A “Demonstration Kaboom” of a cannon lost for decades and only recovered recently was held at Sikes Adobe, Escondido, on Saturday, March 4, 1 p.m.
The cannon was originally a gift to the city of San Diego by San Diego pioneer and ‘City Father’ William Augustus Begole. He came west in 1849 and to San Diego in 1869. One of Begole’s gifts to the city – for San Diego’s BIG celebration of the 1876 American Centennial on July 4th — was a cannon. The cannon was recently recovered by SOHO (Save Our Heritage Organization) and restored by Escondido’s Bandy Blacksmiths at the Escondido History Center.
On Saturday, these organizations hosted a talk about the cannon’s recovery and restoration followed by a demonstration shoot at the Sikes Abobe, which is an historical farmstead in the San Dieguito River Park in Escondido.
About 40 people attended. Dr. Lael Montgomery of Valley Center, who has written a biography of Begole, did a PowerPoint on his life. She told The Times-Advocate: “The restoration story was fascinating. It’s incredible that those guys could bring back what was basically a cannon barrel full of packed dirt and cement to a functioning noisemaker!”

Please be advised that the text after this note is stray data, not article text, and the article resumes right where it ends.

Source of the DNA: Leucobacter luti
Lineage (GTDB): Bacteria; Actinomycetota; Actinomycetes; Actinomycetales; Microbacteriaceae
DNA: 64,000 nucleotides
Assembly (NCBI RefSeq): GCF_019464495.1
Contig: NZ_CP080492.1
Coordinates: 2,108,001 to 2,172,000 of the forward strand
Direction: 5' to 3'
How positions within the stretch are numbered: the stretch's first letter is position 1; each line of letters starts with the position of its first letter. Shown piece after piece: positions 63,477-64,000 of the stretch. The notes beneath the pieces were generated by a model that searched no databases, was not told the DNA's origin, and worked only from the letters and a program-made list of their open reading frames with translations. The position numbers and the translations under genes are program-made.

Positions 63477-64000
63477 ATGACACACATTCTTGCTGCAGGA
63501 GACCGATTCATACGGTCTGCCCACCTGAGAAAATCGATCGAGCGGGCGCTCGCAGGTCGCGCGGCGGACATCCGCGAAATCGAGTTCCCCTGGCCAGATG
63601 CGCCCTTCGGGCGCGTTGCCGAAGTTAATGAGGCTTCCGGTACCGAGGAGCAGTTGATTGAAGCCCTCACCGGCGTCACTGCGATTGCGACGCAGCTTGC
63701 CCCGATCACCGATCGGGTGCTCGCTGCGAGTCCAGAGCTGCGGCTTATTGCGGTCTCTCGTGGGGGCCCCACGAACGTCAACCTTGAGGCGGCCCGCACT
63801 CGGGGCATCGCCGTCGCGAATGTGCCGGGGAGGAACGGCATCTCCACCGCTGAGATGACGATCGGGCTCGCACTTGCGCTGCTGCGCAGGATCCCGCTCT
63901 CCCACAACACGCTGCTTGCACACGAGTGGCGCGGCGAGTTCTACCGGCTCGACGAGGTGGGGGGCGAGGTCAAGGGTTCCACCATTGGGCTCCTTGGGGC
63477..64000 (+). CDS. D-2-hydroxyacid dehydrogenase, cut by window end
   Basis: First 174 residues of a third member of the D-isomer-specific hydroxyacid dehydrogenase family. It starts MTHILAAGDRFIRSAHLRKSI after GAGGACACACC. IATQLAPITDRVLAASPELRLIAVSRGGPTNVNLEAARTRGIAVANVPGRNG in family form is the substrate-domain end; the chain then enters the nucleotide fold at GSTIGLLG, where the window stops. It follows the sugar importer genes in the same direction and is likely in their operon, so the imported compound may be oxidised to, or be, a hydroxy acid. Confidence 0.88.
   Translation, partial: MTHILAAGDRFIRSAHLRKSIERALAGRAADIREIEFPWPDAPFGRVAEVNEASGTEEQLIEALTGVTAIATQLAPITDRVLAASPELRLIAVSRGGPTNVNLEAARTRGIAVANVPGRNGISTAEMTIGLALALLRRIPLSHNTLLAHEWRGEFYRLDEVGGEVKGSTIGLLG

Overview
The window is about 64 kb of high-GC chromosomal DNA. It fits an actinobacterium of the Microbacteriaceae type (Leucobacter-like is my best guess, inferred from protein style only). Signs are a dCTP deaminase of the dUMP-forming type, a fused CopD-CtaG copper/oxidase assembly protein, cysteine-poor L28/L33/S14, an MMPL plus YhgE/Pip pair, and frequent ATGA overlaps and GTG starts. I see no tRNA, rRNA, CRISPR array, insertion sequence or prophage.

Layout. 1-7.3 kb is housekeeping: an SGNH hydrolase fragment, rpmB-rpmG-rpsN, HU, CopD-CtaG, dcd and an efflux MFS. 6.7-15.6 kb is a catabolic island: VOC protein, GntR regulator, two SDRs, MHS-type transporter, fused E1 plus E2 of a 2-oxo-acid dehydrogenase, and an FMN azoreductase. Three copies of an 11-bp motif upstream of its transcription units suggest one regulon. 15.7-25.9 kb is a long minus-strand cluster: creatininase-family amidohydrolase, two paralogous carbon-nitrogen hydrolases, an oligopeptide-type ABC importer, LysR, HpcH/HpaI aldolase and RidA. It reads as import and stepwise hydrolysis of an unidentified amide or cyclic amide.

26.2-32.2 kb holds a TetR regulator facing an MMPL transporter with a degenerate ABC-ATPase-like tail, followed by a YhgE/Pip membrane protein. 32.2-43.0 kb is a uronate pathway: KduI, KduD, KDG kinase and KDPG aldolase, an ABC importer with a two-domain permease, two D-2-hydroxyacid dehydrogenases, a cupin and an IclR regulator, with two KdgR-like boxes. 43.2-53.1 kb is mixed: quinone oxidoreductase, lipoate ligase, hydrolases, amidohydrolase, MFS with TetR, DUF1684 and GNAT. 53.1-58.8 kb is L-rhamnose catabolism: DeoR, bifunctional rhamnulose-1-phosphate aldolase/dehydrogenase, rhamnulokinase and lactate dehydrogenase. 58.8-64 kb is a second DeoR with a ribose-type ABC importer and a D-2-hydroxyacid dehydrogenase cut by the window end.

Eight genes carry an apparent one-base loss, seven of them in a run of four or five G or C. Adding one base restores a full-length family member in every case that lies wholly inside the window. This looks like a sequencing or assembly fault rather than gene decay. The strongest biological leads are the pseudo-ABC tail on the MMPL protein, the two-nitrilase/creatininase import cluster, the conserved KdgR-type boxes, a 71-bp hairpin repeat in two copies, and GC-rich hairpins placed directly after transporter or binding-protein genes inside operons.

William Augustus Begole stepped from the side-wheel steamer S.S. Senator onto Horton’s Wharf in “New Town” San Diego on September 24, 1869. For the next thirty-two years he worked to shape the city’s governance, politics, civic institutions and fraternal life.
His story was lost to history when his first cousin (four generations removed), Lael Montgomery of Valley Center, re-discovered him accidently. She has spent the last five years researching, writing and publishing the tale. Coincidently, SOHO recovered his Centennial Cannon in the middle of Montgomery’s research project. The cannon’s restoration was completed by the Bandy Blacksmiths of Escondido through a gift from Begole family members, Dr. Montgomery and her cousins, Lani Sevelle and Diny Peterson.
William Augustus Begole is also a cousin of Robert Begole, benefactor of the Begole Archeological Center in Borrego Springs.
The book, “San Diego City Father William August Begole—Story of a Workhorse Pioneer” is available on Amazon. The cannon will live permanently at Whaley House, San Diego, and will be fired, as it was in the past, to celebrate city events.